I think labiaplasty historically has been sort of a topic that wasn't really spoken about and I think it's becoming a topic that is more freely spoken about. I think in my practice a lot of patients come in. They can be very concerned or they're sensitive about it and I think it really comes down to making patients feel comfortable with talking about that area and really listening to them, being empathetic because for a lot of these patients, they are having discomfort, it is affecting how they feel in their self-esteem when it comes to wearing certain clothing and for some patients, there's actually medical reasons why they want a labiaplasty. They may have a polyp or some other issue that's causing them some problem.

So I think it is common now to talk about labiaplasty whereas I think in the past that was a little bit of a taboo type of topic but it's a procedure that I frequently do in my office, in a hospital setting, but patients have very high satisfaction, relatively quick recovery, and do very well from it. And I usually tell them from a physical standpoint, I don't want them riding a bike or doing other significant physical activity for a good three to four weeks and I usually try and limit... tell them in advance to avoid sexual intercourse for about four to six weeks because what you don't want to do is have any disrupture of that suture line.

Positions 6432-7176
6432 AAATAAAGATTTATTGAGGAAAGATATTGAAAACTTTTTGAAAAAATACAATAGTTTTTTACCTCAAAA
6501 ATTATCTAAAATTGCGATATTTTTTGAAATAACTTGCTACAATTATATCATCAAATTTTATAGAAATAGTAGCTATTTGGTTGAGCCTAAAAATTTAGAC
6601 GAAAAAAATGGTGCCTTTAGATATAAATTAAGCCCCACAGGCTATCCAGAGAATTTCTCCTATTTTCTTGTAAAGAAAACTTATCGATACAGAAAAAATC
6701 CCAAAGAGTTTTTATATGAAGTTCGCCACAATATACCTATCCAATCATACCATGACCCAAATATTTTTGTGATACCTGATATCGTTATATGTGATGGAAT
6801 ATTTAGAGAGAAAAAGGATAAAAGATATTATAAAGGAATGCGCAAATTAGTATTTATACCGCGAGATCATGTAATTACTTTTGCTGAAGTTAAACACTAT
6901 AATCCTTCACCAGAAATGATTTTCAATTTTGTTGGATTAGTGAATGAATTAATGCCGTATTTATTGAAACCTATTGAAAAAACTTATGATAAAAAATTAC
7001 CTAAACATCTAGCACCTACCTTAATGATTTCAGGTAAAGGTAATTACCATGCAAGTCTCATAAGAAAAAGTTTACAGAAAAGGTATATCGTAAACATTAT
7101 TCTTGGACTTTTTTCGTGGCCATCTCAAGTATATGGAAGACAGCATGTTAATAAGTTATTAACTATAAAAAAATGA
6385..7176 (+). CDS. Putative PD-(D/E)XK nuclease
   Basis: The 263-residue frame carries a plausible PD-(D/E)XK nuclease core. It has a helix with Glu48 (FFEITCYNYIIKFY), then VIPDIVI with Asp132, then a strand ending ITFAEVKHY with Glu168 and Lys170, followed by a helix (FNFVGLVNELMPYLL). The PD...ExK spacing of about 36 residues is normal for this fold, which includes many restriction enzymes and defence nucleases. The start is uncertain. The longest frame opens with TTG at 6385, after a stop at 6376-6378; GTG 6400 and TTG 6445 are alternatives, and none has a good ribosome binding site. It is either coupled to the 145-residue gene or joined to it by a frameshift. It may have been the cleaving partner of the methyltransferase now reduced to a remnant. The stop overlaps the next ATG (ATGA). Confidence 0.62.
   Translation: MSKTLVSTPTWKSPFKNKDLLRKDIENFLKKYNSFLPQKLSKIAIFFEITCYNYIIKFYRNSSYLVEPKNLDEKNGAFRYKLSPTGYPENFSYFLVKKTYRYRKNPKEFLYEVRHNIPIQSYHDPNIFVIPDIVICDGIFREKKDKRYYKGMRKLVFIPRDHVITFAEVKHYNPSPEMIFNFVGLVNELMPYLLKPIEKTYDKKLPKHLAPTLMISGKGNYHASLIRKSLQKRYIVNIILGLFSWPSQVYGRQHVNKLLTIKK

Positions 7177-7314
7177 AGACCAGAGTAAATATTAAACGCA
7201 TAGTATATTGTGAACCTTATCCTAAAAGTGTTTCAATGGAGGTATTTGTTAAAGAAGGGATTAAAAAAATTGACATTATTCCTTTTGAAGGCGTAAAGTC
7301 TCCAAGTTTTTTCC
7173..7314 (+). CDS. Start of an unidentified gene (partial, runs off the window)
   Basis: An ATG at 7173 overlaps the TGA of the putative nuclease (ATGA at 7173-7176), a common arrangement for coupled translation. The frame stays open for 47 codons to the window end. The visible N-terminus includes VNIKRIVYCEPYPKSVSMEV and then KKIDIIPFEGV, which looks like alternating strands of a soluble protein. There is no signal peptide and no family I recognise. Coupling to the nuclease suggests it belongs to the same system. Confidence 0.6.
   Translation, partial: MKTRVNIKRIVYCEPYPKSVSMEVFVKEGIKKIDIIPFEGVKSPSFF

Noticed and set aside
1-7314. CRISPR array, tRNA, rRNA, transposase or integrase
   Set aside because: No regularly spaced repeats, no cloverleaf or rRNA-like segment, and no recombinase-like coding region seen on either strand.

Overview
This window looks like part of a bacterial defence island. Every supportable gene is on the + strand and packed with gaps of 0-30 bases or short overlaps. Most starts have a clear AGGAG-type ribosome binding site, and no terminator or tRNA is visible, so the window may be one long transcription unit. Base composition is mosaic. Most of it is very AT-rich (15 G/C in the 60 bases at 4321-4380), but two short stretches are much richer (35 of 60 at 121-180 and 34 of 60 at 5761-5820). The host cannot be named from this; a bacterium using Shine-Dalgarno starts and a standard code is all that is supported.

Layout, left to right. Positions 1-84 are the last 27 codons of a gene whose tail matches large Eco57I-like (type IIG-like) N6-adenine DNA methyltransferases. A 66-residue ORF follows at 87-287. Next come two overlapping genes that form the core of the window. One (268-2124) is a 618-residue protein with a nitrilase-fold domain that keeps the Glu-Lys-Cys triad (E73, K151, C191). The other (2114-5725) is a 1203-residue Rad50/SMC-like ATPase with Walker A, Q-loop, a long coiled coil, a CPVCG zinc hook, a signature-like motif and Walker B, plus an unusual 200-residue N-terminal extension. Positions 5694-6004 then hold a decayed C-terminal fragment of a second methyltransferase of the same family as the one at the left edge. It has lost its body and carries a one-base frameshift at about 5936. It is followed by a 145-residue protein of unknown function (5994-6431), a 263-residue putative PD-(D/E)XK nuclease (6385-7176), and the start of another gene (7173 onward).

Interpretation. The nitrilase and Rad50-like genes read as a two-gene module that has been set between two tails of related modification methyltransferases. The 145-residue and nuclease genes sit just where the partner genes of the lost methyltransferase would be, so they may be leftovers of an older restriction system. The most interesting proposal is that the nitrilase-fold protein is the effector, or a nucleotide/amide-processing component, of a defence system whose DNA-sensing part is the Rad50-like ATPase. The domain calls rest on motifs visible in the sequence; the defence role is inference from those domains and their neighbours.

The vaginal area generally heals very quickly and very well so again, when I usually see patients at about a week and about four weeks, we make a determination of what the proper time for them to start getting back to their regular normal activity.

How to Talk About Labiaplasty With Your Plastic Surgeon

While many still find the topic of vaginal rejuvenation difficult to discuss, more and more patients are getting relief and restoring their confidence through labiaplasty.